After decades of economic decline, Buffalo now appears to be on the upswing – affordable real estate in particular has attracted a wave of aspiring homeowners. However, add to this economic flux a legacy of segregation that ranks Buffalo among the top five most segregated cities in the country and it becomes obvious that African Americans are overlooked and pushed aside by recent economic developments after being hit hardest by the economy’s decline decades earlier. When we examine the intersection of economics, housing, and policy, “economic renaissance” starts to sound a lot like just another term for “gentrification.”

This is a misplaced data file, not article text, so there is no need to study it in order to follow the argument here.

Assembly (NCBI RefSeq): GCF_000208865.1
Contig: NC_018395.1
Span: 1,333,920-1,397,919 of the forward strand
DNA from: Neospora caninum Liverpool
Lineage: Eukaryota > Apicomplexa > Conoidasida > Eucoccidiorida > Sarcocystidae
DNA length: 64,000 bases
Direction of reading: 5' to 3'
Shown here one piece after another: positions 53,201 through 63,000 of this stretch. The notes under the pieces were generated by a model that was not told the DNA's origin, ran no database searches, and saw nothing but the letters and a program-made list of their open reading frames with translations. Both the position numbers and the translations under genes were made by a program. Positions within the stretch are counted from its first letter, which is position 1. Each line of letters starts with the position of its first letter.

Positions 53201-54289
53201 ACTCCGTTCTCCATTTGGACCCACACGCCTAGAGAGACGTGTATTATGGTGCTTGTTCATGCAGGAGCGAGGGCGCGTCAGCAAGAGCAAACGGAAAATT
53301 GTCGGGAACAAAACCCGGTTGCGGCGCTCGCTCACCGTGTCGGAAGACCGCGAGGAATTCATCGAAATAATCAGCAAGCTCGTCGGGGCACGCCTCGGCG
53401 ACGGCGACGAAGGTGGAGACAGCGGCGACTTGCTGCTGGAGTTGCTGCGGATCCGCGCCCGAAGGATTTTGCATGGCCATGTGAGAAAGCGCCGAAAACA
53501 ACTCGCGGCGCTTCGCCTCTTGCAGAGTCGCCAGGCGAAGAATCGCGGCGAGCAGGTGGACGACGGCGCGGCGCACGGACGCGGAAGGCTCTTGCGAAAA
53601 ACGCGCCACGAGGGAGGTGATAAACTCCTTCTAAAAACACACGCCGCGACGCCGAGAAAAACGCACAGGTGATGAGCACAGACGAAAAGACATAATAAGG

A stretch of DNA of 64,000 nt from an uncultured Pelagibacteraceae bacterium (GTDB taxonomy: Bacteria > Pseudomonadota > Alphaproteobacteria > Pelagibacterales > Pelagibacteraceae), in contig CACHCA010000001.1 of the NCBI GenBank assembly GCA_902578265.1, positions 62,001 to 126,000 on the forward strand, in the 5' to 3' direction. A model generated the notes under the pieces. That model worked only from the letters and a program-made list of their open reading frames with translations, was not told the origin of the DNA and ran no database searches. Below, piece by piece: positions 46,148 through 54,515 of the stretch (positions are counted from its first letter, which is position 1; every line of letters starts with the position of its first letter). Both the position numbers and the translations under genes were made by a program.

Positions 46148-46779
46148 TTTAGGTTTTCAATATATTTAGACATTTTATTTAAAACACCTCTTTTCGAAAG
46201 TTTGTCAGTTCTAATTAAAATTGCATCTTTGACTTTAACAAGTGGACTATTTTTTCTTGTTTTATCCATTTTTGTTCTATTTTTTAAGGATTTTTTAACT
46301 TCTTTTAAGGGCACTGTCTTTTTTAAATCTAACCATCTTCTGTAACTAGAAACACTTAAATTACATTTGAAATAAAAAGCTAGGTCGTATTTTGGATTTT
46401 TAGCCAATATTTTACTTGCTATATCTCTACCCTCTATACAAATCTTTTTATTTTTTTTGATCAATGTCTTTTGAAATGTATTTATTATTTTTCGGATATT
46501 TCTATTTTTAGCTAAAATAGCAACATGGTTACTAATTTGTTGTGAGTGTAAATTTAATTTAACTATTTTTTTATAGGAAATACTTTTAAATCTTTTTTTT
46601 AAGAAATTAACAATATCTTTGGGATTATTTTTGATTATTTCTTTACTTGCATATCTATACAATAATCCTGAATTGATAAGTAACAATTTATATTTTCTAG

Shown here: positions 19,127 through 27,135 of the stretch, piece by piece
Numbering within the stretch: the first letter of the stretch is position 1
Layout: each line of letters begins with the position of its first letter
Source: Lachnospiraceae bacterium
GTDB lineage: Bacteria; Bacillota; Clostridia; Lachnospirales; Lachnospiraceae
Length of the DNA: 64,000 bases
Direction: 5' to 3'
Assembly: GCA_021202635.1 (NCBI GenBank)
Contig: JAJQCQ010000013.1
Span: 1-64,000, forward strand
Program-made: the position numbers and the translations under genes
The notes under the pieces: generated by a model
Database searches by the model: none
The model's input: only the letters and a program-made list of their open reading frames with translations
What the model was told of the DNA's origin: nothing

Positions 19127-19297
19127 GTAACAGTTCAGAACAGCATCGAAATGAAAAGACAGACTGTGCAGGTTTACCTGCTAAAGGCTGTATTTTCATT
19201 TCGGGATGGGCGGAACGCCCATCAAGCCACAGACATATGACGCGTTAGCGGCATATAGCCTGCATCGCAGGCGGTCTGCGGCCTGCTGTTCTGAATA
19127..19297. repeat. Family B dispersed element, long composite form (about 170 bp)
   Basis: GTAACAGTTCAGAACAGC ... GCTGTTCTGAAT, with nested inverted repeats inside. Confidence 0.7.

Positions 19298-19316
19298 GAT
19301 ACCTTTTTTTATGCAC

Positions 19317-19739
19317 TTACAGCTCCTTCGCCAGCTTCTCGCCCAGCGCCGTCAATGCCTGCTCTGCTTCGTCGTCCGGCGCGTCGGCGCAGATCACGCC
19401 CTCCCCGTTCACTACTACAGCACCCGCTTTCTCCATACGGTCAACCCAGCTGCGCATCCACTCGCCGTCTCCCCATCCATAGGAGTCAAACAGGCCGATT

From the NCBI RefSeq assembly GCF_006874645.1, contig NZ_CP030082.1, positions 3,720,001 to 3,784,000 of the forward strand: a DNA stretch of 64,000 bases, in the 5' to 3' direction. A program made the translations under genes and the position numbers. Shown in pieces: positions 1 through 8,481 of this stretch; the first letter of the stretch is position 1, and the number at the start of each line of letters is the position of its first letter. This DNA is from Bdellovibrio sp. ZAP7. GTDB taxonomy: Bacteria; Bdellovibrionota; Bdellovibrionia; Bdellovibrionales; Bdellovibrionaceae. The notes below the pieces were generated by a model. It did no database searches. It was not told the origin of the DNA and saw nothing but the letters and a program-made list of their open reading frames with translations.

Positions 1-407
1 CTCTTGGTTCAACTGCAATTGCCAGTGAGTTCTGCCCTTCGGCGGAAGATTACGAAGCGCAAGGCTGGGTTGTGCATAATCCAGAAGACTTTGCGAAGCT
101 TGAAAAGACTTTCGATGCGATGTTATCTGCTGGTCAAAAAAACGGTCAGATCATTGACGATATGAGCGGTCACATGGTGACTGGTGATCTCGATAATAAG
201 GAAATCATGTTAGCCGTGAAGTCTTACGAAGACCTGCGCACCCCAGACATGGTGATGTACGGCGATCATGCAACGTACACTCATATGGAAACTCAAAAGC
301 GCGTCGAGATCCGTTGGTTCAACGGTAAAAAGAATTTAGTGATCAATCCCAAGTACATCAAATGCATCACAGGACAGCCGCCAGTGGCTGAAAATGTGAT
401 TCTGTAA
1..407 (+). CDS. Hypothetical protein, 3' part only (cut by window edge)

Must economic growth come at the expense of one group over another? What are the costs of segregation, for the oppressed and all of society? How can we develop economically and socially so that all members of society share in the “renaissance” of Buffalo? Before opening up the floor for public discussion, our panel will address these questions and more.
The discussion featured Henry Louis Taylor Jr, Professor of Urban and Regional Planning at University at Buffalo; Clotilde Dedecker, President and CEO of Community Foundation for Greater Buffalo; Rev. James Giles, President of Back to Basics Ministries, and Keith Lucas, Director of Community Planning for the Buffalo Urban Renewal Agency. Francisco Vasquez, President and CEO of Child & Family Services, moderated.